Ward 9 - Gian-Carlo Carra

May 2019 Newsletter

On April 3, 2019, Council’s Standing Policy Committee for Planning and Urban Development convened for its monthly meeting and as its second order of business unanimously recommended that Council approve a path forward for legalizing suites in semi-detached houses throughout Calgary. Later that day I found myself sitting in my home office - a place where, prior to becoming a City Councillor in 2010, I did most of my academic, community, and professional work as a city-builder - reflecting on the momentous change this represents and the long journey it has taken to get within reach of this laudable goal.
Eighteen years ago, sitting in that office, looking out on the street in a similar state of very early springtime, I penned a letter in my capacity as Redevelopment Chair of the Inglewood Community Association to Calgary City Council. I was attempting to intervene on behalf of a landowner and their tenants in Inglewood who were facing eviction because the City was acting against the illegal condition within their building.
The building in question, a ubiquitous “seventies special,” had been built in the mid-1970s as a fourplex and then, years later, had been zoned & redefined within the 1980 land use bylaw as a semidetached (two units). The owner had bought it as a fourplex unaware that it was an illegal condition, and his tenants, long-standing and contributing members of the community, had been living there for years. It came to pass that a neighbour of their’s had a dog that was left outside day and night and barked constantly. When they complained to bylaw about this unacceptable situation, the neighbour with the dog retaliated by calling in the illegal fourplex condition of their living arrangement. I don’t know how the dog situation ultimately resolved itself, but the fact that despite my attempt to intervene the four units were reduced to two units and two members of our community were put out on the street became an early point of dissatisfaction for me that, combined with an accumulation of successive dissatisfactions, ultimately lead me to create the Great Neighbourhoods platform and seek office as Ward 9’s City Councillor.
Around nine years later, early in my time as Ward 9 City Councillor, and on account of our brand new Mayor Nenshi having made suites a significant civic issue, we were able to address a big chunk of the problem by allowing secondary suites in all R-designated land uses (with the exception of R-1 properties - we wouldn’t solve that issue until 2018). At that time I thought that we had finally solved the semi-detached problem that had weighed heavy on my mind since my Inglewood experience many years before.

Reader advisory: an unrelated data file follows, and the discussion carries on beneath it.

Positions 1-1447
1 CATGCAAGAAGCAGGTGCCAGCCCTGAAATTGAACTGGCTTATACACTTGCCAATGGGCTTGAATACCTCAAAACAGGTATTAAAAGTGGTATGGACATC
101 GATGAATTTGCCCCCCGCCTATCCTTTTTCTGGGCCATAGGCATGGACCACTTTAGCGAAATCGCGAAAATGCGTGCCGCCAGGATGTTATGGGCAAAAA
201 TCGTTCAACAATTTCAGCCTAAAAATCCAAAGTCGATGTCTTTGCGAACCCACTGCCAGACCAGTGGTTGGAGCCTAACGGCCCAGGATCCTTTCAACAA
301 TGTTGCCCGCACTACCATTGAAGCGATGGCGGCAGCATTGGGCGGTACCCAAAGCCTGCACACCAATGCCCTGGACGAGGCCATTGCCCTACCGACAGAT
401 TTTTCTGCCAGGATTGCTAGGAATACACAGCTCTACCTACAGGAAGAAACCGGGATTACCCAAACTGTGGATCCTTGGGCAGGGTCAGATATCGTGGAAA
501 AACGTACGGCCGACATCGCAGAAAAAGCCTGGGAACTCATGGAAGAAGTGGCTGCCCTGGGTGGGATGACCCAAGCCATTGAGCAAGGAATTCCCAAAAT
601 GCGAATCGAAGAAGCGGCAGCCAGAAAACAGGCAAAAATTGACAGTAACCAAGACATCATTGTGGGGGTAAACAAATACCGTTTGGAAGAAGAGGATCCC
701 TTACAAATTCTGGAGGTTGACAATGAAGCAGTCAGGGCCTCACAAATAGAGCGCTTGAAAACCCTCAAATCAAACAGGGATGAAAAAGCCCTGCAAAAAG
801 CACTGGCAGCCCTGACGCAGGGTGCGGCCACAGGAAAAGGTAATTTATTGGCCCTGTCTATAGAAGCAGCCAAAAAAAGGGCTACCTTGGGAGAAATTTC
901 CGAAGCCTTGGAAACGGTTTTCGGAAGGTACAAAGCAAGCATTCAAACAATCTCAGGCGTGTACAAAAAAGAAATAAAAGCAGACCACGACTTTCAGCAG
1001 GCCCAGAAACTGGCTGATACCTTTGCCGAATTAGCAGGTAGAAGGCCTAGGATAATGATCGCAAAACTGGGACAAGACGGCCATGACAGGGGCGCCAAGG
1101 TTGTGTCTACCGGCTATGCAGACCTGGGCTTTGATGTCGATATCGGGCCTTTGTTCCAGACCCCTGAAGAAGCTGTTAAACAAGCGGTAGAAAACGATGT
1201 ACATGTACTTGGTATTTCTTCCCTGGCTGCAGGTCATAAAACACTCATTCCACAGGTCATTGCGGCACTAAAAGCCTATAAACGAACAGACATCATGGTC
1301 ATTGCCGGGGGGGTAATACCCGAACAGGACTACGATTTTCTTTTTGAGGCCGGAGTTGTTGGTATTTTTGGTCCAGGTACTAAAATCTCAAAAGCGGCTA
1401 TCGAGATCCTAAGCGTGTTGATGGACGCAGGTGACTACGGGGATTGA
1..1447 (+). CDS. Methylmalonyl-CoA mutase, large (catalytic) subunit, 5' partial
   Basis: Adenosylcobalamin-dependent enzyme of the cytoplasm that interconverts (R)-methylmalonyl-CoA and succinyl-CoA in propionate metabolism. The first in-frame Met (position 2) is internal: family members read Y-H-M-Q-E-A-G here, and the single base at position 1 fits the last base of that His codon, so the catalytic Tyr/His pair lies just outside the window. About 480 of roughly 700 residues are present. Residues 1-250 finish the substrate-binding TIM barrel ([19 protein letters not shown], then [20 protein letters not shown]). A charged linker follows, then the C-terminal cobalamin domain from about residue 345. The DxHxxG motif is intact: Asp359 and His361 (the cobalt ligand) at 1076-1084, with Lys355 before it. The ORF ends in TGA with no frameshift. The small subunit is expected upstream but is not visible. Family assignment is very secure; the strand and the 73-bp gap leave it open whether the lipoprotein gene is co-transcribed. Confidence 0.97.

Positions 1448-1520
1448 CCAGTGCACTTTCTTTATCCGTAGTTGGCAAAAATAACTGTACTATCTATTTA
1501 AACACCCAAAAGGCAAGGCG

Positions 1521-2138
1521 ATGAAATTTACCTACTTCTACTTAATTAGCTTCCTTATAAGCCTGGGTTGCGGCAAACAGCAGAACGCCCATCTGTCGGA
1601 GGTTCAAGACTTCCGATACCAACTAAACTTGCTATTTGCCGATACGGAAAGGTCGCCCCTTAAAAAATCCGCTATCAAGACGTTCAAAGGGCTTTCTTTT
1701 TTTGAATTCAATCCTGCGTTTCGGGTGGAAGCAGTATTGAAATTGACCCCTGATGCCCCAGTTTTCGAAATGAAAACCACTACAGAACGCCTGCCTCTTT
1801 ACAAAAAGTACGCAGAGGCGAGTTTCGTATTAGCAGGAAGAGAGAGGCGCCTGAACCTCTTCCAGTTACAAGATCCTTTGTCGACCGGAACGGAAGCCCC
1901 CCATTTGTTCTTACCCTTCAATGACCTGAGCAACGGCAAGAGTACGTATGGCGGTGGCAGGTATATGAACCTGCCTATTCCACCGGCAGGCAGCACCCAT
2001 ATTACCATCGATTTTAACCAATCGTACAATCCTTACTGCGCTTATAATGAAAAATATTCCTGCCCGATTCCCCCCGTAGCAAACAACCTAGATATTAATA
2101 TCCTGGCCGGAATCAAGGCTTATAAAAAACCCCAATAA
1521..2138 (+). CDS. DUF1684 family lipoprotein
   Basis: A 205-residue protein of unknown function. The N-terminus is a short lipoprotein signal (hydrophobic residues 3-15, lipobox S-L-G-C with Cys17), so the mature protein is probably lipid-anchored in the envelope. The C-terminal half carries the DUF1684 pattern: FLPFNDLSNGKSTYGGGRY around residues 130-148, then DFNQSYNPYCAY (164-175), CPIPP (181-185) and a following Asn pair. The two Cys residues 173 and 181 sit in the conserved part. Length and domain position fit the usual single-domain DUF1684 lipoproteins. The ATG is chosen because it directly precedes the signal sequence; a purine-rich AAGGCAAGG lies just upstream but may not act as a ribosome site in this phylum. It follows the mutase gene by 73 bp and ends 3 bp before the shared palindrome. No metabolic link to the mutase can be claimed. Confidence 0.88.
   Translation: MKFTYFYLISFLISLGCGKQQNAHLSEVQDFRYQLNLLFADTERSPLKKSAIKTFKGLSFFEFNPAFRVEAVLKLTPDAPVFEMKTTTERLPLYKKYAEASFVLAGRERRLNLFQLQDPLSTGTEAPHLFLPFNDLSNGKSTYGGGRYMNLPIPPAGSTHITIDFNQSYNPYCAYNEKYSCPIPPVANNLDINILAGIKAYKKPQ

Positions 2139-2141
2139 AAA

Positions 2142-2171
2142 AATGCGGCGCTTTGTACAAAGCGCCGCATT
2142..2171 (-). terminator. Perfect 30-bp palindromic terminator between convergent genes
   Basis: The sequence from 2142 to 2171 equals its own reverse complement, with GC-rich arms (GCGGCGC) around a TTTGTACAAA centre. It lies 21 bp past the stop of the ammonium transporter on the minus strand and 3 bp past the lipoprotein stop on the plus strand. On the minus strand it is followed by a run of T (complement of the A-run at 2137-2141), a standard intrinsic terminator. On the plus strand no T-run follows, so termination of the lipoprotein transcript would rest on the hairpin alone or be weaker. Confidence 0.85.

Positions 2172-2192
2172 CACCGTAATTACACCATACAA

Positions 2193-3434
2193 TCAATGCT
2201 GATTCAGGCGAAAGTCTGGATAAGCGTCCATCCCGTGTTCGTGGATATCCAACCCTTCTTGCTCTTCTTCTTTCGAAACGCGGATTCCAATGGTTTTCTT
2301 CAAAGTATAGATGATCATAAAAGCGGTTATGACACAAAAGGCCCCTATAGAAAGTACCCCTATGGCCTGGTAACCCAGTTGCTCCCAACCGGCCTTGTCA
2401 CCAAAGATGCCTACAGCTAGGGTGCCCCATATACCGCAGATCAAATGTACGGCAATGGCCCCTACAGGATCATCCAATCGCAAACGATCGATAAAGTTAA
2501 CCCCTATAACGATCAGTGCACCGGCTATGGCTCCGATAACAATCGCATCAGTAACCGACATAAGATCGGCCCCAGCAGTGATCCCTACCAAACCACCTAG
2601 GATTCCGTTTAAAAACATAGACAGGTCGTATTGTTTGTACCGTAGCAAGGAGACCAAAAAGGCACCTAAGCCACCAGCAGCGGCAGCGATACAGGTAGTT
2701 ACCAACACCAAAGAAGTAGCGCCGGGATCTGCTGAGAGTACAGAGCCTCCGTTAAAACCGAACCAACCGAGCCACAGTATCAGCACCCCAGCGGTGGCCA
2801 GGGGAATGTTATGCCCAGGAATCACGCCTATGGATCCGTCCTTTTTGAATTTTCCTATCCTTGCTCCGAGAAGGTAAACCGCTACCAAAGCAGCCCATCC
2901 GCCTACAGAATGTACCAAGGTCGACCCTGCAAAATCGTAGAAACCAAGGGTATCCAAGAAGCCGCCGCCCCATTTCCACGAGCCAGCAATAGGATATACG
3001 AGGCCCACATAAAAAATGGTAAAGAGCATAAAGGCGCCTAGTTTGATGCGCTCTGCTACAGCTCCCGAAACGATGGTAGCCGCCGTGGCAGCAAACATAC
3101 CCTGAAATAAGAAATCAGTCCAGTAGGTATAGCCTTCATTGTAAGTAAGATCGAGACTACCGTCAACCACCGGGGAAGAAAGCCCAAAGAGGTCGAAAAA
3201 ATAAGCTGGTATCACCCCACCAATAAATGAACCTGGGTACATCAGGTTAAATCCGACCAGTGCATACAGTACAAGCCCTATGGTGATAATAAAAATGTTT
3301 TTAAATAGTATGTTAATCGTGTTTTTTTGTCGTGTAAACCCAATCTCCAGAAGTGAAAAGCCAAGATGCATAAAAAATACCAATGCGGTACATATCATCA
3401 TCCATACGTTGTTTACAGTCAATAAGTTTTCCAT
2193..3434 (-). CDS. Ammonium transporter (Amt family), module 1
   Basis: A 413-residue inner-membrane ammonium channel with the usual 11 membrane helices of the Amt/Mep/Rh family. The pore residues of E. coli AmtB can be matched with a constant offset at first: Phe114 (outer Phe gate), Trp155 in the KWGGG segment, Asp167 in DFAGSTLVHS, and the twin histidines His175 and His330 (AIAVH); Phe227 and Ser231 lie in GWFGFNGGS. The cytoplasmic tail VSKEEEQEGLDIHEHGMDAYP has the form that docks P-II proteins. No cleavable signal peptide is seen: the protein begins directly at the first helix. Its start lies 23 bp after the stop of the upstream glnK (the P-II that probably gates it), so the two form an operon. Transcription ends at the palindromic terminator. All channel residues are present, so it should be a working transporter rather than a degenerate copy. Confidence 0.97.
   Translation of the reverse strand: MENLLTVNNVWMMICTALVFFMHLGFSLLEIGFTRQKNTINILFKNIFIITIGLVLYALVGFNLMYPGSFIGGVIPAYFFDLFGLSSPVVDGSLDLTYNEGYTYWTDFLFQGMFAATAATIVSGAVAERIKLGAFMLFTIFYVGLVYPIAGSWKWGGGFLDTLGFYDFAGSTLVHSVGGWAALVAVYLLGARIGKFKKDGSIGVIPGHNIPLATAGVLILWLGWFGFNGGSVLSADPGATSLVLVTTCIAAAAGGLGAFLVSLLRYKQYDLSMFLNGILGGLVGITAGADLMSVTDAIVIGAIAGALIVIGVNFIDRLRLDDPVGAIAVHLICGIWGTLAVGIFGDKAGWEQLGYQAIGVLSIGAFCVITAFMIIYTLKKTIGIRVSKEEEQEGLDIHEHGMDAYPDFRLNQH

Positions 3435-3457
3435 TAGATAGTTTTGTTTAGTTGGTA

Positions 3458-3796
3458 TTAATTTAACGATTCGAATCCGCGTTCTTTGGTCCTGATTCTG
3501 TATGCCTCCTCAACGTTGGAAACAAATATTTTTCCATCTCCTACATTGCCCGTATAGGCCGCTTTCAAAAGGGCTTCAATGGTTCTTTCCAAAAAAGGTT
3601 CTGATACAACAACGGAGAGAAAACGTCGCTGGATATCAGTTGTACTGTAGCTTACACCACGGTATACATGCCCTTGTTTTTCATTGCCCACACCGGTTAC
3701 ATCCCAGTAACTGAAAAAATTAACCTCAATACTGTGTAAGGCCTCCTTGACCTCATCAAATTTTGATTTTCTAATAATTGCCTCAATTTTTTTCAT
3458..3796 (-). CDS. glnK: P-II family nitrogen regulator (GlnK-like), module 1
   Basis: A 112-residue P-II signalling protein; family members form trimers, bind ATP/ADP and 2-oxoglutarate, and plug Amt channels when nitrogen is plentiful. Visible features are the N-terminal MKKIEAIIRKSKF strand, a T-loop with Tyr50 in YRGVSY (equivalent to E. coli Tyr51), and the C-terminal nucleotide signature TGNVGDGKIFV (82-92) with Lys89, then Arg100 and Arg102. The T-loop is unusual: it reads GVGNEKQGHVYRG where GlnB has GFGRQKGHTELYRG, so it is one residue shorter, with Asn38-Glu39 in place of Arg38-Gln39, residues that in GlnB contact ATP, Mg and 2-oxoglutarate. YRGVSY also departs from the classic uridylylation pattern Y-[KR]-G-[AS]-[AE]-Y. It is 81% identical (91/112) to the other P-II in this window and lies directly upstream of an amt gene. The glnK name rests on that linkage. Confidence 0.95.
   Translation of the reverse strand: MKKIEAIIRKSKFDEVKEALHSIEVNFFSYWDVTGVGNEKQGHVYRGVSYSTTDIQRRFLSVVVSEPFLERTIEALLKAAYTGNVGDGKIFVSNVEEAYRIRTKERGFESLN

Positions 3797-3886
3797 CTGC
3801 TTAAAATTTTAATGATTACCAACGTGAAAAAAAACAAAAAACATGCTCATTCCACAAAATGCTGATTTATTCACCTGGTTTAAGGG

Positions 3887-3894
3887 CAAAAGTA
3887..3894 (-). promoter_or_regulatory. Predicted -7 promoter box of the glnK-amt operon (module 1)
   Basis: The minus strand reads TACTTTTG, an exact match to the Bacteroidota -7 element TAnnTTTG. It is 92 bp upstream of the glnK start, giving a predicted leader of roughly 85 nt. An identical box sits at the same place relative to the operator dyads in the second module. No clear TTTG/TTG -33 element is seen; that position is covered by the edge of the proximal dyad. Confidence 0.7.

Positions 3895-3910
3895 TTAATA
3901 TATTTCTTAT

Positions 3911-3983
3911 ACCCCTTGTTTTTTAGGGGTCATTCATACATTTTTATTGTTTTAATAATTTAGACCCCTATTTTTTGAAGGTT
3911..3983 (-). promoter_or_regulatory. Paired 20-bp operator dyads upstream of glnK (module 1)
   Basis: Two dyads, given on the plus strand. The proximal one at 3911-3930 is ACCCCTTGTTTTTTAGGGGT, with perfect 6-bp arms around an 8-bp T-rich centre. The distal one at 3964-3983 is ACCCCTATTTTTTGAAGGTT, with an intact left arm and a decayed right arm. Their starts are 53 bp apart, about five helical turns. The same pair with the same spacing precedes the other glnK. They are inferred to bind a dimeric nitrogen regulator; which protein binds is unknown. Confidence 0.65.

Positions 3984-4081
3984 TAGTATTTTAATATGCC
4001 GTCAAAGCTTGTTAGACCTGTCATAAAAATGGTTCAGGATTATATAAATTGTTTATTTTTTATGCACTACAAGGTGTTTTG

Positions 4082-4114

To the collective disappointment of Council members who were proponents of suite reform, we learned that we had not in fact solved that problem - due to certain definitions in the Land Use Bylaw, despite existing within a R-designated land use district, a semi-detached with suites qualified as a multi-family structure, and solving that was a whole other political mountain to climb. It would not be until early in the tenure of our current Council (2017-2021), with public hearings being consumed by hours and hours of applications for suites within R-1 properties, that we were able to amass the political will to address what many people considered the final piece of the suite agenda. But I hadn’t forgotten.
A couple months after we solved the R-1 suite issue I brought a Notice of Motion before Council with the melodramatic title, “Improving Safety for Thousands of Calgarians.” My argument to my colleagues was that addressing suites in semi-detached houses was the actual final chapter of the saga and until we addressed it, there would be thousands of Calgary households with no path to legality, and more importantly no path to safety.
On April 3, Committee learned that roughly a year into our R-1 suite solution, all indicators are that the broad suite reform program we’ve enacted is working - new and preexisting suites are being registered in record numbers, their residents are safe and secure, and appeals of these applications by surrounding neighbours have dwindled to nothing. We also learned that there are around 27,000 semidetached structures in Calgary (which contain an unknown but significant number of illegals suite conditions). Administration, on account of my Notice of Motion, recommended redefining semidetached suites within the bylaw by December of this year to allow for the legalization of their existence.
Four people from Penbrooke came to Committee to speak in favor of Administration’s recommendation. They were the landlords and tenants of a seventies special in that community. The landlords, seeking to meet the new fire safety codes for their elderly tenants of over fifteen years had contacted the City for building permits. The City informed them that their tenants were residing in an illegal condition and that 90 day eviction notices had to be issued. But, they were told, Council was debating a possible reprieve to this unfair situation and when they contacted my office we invited them to come down and present their case.
Eighteen years after my introduction to this unjust situation, I’m over the moon that not only did Committee unanimously recommend finally solving the issue, they also ordered a stay of my Penbrooke neighbours’ eviction notice until we put it to bed in December. On behalf of the thousands of Calgary households currently living in this precarious situation, I hope I can count on your support of this historic and final reform of secondary suites in Calgary.
Gian-Carlo Carra
Calgary City Councillor, Ward 9

Categories: Community, Community Building, Newsletter